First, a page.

An internal Department of Justice investigation cleared Attorney General Eric Holder of wrongdoing in the "Fast and Furious" operation, a program that came under fire in an investigation led by California congressman Rep. Darrell Issa (R), who alleged that Holder's negligence had botched the operation. According to Talking Points Memo, Holder released a statement slamming the investigation as a "baseless" waste of time and resources.
“It is unfortunate that some were so quick to make baseless accusations before they possessed the facts about these operations – accusations that turned out to be without foundation and that have caused a great deal of unnecessary harm and confusion," Holder said. "I hope today’s report acts as a reminder of the dangers of adopting as fact unsubstantiated conclusions before an investigation of the circumstances is completed."
Republicans leading the charge against Holder voted to hold him in contempt of Congress, the first time in U.S. history that an Attorney General has been handed such a ruling.
Fourteen officials in the Bureau of Alcohol, Tobacco, Firearms and Explosives (ATF) and U.S. Department of Justice face disciplinary action over their mishandling of "Fast and Furious," which the Inspector General's report says was done in by a "series of misguided strategies, tactics, errors in judgment and management failures." No one involved with the operation currently faces criminal charges.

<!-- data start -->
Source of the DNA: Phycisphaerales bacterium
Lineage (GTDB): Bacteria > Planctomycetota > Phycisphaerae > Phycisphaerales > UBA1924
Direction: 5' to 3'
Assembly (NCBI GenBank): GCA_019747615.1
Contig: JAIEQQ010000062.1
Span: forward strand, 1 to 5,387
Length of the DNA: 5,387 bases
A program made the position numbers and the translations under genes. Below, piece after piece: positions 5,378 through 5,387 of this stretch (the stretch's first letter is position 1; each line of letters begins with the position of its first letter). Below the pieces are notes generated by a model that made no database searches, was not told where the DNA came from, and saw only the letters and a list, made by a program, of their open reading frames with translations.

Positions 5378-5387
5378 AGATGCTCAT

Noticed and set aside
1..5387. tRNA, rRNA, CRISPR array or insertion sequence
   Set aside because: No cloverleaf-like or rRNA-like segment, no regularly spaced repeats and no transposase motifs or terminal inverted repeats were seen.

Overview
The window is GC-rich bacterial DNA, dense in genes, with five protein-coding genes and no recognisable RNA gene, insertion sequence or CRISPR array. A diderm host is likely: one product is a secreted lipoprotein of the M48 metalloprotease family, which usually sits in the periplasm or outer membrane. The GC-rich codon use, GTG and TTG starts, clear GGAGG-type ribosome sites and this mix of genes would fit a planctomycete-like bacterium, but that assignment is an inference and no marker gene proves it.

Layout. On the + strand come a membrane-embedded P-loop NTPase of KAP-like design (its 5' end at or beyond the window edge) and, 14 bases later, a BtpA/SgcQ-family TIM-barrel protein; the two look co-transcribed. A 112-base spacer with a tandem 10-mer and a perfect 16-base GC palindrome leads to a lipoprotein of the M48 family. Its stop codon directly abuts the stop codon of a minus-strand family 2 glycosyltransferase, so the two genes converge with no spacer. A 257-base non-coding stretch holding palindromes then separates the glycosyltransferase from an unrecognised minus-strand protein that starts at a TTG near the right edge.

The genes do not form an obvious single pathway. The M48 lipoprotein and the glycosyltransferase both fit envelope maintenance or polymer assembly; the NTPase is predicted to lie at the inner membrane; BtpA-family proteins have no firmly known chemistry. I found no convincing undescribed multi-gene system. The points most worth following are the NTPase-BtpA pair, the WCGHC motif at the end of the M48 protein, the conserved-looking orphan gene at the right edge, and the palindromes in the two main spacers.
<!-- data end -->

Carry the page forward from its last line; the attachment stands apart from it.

Bush administration officials conceived "Fast and Furious" as a plan to track operations by drug and weapons traffickers in Mexico. Senior ATF officials, line agents and prosecutors reportedly let the operation get out of control, leading to the slaying of U.S. Border Patrol agent Brian Terry in December of 2010.
The Inspector General found that Holder was only made aware of "Fast and Furious" in 2011, after Terry's death, and ruled that blame for the botching of the operation was spread between officials in Washington and the Arizona field offices of ATF and the Department of Justice.
In June of this year, former Speaker of the House Rep. Nancy Pelosi (D-CA) said that the Republicans' campaign against Holder was simply retribution for his attempts to stop vote-suppressing Voter ID laws that were enacted by the GOP.
"It is no accident, it is no coincidence, that the attorney general of the United States is the person responsible for making sure that voter suppression does not happen in our country," Pelosi said. "These very same people who are holding him in contempt are part of a nationwide scheme to suppress the vote."
[image via Flickr user ryanjreilly, creative commons licensed.]